• Experts advise coronavirus-infected households to keep their pet cats indoors
  • Not all cats have to be kept indoors
  • There is so far no evidence that pets can pass COVID-19 to humans

Experts are urging pet cat owners to keep their pets indoors if someone in their household has been affected by the coronavirus.

On Wednesday, the British Veterinary Association (BVA) released a statement advising cat owners who have symptoms of COVID-19 to try to keep their pet cats indoors. Evidently, an earlier story had suggested that the veterinary's advice was to keep all cats indoors but the expert advice is apparently only for pet cats in infected households or where people are self-isolating.

"It’s incredibly important that information and advice for the public is clear and we regret that this story will have caused worry and upset amongst cat owners," BVA President Daniella Dos Santos said .

According to Dos Santos, in the small number of cases of COVID-19 in animals, it is likely that the transmission was from human to pet. There is so far no evidence that animals can transmit the virus to humans but, it is still possible for animals to act as “fomites,” which means that the virus can stay on their fur and be transmitted through touch in the same way that the virus can be transmitted by touching surfaces such as doorknobs.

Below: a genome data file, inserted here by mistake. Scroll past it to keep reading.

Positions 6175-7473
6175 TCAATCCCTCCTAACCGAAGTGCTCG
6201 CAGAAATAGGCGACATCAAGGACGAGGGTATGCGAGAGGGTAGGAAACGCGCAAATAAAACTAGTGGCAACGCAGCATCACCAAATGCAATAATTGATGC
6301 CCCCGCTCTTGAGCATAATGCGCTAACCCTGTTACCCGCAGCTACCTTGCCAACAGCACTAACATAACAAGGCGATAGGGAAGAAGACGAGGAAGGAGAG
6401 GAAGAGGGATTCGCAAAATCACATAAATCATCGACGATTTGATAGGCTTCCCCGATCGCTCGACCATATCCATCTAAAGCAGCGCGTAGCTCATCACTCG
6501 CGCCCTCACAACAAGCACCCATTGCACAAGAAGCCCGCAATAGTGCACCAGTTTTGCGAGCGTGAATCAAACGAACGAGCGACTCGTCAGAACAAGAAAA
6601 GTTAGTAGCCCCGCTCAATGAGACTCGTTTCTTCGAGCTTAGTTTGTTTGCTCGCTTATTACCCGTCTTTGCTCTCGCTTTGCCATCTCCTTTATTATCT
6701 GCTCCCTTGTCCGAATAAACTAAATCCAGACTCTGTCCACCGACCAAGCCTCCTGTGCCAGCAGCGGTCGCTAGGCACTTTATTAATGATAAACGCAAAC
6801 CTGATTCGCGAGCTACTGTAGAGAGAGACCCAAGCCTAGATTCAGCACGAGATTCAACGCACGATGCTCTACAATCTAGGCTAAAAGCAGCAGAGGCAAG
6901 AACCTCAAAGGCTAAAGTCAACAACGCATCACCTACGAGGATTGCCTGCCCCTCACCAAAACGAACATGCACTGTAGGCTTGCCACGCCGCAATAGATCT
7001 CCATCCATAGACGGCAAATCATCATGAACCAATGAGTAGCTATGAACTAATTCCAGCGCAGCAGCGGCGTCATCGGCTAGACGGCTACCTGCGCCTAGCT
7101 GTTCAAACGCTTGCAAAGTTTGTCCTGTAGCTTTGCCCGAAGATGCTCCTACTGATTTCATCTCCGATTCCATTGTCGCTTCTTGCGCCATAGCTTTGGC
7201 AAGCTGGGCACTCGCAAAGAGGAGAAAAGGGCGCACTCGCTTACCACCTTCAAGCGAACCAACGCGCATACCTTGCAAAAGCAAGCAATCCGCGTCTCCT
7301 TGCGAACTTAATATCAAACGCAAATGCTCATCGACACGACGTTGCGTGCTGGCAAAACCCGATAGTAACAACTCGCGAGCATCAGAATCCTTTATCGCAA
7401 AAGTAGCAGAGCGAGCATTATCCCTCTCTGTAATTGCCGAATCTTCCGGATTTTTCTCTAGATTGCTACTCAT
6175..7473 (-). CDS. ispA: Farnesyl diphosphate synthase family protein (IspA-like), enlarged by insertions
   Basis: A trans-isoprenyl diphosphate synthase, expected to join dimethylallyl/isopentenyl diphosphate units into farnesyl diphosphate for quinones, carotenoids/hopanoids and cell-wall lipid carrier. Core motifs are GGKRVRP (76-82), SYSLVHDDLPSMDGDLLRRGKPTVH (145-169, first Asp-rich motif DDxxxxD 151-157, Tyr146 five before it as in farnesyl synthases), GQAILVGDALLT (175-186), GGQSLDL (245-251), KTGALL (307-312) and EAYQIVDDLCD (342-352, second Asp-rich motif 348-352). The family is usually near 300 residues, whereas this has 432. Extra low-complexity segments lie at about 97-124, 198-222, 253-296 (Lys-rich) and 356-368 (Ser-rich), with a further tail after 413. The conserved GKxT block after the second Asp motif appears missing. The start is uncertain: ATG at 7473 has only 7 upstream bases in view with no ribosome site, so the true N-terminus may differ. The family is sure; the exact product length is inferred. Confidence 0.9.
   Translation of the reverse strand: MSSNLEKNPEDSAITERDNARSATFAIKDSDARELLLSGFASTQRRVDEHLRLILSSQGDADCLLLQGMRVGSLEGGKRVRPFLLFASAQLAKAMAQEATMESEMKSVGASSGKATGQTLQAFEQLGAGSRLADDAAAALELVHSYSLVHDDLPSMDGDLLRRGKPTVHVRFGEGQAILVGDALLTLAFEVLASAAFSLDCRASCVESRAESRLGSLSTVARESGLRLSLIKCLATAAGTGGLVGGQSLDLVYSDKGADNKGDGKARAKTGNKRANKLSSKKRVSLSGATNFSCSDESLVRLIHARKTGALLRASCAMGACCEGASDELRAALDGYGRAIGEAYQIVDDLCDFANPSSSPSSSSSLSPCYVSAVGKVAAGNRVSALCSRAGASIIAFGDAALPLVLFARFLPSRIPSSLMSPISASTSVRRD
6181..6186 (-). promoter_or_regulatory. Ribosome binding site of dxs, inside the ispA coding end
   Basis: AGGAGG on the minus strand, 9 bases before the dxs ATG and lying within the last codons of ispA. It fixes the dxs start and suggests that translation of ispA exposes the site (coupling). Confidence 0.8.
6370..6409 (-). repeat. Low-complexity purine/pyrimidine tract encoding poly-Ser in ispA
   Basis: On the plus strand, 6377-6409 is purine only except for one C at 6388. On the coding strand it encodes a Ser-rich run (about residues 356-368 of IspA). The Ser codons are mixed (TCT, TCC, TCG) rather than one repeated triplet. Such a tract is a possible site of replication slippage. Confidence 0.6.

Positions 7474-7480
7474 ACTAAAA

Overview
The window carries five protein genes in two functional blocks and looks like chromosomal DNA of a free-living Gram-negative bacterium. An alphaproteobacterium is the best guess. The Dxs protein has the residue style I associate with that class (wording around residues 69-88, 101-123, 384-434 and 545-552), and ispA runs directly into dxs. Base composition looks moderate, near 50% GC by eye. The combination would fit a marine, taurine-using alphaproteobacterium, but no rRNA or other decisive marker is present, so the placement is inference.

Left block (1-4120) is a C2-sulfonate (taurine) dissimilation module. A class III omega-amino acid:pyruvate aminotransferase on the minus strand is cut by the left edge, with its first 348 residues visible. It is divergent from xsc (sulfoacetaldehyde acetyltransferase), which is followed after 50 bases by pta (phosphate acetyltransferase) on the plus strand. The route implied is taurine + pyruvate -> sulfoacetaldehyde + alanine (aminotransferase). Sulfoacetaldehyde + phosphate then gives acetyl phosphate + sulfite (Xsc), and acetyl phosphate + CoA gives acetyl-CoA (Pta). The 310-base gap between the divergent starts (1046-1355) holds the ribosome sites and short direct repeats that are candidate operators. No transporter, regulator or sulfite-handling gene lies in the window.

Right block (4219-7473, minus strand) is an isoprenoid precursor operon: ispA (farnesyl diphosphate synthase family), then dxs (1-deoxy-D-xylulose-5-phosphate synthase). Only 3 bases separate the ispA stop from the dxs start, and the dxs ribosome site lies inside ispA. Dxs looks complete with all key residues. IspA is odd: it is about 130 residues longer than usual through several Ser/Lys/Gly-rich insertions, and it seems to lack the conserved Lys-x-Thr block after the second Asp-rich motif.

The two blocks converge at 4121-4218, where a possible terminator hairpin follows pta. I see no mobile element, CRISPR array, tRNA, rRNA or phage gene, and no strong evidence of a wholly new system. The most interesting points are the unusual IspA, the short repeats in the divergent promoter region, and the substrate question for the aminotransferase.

As such, it is important to maintain good hand hygiene to prevent the spread of the virus and, if possible, to keep cats from infected households from going outside. That said, Dos Santos did note that some cats cannot stay indoors due to stress-related medical reasons.

"We are not advising that all cats are kept indoors. Only cats from infected households or where their owners are self-isolating, and only if the cat is happy to be kept indoors," Dos Santos said. "It is very important that people don't panic about their pets. There is no evidence that animals can pass the disease to humans."

Similarly, the Australian Veterinary Association (AVA) also recently advised people whose households have been affected by the coronavirus to keep their pets indoors and to minimize contact with their pets.

"If you are sick, treat your pet as you would another member of the household. Do not kiss, stroke or sneeze on them," AVA President Dr. Julia Crawford said according to ABC "Your pet is part of your family. There is nothing to suggest it will harm you. Giving up your cat or dog because of COVID-19 is not a reasonable thing to do."

Again, there is so far no evidence that pet animals can be a source of COVID-19 for humans. Even in Hong Kong where a pet cat had previously tested positive for COVID-19, authorities still noted "no evidence" that pet animals can be a source of COVID-19.

Pet Cats
This is a representational image of two cats. Pixabay